StrandHogg Malware Ravages Fully Patched Android Devices, Impersonates Popular Apps

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It's based on an Android control setting called 'taskAffinity' that allows any app (malicious or not) to disguise as any other app on the device.

The list of possible things hackers can have access to as noted by Promon researchers include listening to the user's conversations and even recording them, read and send messages, take photos, phish login credentials, access photos and files.

Also, Lookout has identified 36 malicious apps that were actively exploiting the vulnerability, among them discovering variants of the BankBot banking Trojan that were observed as early as 2017. Moreover, all the top 500 most popular apps are at risk of this vulnerability.

CYBER CRIMS can craft apps to steal bank login details thanks to a major security weakness in Android discovered by security firm Promon. Instead, the malicious apps were installed on devices as second-stage downloads. Since researchers in the security field have been knowing about the StrandHogg proof-of-concept model ever since 2015, the exploit isn't at all new. Promon is asking the vulnerability "StrandHogg", an previous Norse time period for the Viking tactic of raiding coastal areas to plunder and maintain folks for ransom.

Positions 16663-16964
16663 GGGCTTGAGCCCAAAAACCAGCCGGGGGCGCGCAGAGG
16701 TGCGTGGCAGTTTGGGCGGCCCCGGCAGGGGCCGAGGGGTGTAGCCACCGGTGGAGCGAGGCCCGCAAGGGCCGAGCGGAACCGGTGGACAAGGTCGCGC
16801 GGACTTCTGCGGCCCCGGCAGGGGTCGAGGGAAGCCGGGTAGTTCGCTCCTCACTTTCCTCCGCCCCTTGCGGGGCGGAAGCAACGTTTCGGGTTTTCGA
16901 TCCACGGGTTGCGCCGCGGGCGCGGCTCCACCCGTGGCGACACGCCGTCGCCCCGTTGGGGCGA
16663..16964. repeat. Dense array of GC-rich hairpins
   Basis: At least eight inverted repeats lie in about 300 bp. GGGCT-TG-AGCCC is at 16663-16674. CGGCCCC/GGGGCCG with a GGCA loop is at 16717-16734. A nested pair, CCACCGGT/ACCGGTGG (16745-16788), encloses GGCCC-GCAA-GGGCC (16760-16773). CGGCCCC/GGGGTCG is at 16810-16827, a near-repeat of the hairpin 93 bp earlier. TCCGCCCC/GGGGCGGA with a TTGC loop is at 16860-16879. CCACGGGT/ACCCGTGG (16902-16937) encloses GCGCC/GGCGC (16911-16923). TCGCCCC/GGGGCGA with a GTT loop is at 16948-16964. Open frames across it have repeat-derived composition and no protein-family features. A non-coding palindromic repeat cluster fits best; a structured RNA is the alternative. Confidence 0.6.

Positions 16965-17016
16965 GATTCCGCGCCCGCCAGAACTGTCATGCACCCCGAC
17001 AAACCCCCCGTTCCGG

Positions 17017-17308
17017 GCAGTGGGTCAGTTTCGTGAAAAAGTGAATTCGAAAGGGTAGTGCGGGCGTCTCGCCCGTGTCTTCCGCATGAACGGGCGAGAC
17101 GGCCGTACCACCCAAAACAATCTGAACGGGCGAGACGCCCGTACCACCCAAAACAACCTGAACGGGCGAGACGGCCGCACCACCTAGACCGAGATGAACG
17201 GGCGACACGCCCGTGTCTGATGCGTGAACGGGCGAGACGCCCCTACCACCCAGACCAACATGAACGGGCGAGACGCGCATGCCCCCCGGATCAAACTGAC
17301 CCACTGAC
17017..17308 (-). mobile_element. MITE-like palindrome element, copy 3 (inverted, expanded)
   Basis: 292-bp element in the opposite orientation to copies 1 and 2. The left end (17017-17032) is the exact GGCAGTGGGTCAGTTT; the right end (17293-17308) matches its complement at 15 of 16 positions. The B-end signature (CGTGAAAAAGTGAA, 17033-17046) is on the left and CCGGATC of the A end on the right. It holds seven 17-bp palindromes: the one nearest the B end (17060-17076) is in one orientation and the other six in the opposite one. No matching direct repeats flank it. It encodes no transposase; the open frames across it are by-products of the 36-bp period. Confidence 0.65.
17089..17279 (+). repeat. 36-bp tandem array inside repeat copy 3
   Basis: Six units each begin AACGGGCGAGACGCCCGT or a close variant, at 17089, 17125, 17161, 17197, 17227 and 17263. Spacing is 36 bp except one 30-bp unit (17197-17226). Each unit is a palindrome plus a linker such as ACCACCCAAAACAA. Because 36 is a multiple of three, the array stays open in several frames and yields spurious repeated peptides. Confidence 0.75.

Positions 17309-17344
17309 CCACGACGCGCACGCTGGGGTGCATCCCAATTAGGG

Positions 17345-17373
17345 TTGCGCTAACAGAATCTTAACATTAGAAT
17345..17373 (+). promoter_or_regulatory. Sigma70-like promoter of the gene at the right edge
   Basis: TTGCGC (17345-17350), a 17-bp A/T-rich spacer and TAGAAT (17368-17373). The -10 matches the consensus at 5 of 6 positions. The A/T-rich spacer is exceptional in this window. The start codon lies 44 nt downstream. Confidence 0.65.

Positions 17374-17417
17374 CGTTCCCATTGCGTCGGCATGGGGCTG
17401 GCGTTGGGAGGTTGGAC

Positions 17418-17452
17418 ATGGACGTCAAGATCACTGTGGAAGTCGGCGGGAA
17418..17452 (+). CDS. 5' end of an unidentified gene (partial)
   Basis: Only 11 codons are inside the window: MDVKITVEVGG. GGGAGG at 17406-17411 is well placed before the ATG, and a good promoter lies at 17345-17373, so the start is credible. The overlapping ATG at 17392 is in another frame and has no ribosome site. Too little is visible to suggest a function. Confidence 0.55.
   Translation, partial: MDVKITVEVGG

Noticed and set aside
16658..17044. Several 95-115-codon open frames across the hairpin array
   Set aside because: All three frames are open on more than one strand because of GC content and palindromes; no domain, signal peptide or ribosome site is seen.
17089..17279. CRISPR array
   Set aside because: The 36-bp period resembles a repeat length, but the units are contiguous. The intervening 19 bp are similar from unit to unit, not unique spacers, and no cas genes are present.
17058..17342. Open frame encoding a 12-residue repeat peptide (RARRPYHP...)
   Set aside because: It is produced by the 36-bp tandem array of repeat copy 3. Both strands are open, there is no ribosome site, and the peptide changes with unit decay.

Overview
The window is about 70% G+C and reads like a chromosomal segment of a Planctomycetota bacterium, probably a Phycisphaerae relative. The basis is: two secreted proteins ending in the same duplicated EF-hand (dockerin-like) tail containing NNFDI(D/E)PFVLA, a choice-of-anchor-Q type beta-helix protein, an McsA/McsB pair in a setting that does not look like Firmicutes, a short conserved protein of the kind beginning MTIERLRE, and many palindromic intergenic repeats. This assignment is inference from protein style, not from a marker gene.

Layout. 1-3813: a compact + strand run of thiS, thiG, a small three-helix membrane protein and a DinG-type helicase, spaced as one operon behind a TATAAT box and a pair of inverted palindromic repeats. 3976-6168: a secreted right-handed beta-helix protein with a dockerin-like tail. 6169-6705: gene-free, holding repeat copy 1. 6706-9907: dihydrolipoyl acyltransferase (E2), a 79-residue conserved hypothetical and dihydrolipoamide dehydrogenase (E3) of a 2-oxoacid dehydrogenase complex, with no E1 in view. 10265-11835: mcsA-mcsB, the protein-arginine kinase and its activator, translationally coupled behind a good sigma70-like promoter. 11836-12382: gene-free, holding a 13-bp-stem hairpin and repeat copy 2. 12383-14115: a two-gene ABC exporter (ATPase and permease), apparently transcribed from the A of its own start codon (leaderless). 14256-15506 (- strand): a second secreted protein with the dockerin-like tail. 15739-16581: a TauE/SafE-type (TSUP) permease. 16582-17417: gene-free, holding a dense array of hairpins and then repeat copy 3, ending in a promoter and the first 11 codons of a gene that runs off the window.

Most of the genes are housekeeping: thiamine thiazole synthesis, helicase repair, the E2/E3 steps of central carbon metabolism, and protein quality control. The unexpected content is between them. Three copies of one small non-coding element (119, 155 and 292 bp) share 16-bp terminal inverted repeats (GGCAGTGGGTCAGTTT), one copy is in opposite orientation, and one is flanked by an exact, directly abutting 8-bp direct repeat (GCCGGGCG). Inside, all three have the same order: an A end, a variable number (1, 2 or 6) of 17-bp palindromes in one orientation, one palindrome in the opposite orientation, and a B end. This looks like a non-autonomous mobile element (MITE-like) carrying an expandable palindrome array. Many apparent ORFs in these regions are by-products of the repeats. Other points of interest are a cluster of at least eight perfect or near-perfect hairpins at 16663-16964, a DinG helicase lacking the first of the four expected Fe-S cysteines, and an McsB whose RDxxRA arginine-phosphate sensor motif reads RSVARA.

StrandHogg is a bug in the OS component that handles multitasking - the mechanism that allows the Android operating system to run multiple processes at once and switch between them once an app goes in or out of the users' view (screen).

Google representatives did not reply to questions on when the flaw will likely be patched, what number of Google Play apps have been caught exploiting it, or what number of finish customers have been affected.

"We appreciate the researchers' work, and have suspended the potentially harmful apps they identified. In addition, we continue to investigate to improve Google Play Protect's ability to protect users against similar issues". Also, closing recently opened apps from time-to-time could also help keep you safe, says Promon.

- Permission popups that don't contain an app name. These codes can ask for permission or show phishing pages.

Buttons and hyperlinks within the person interface that do nothing when clicked on.

- Back button does not work as expected.

Promon has already reported the vulnerability to Google.

The problem emerged after Norwegian mobile security company Promon analysed malicious apps that had been spotted draining bank accounts.

"The specific malware sample which Promon analyzed did not reside on Google Play but was installed through several dropper apps/hostile downloaders distributed on Google Play".

Readers are once again reminded to be highly suspicious of Android apps available both in and outside of Google Play.



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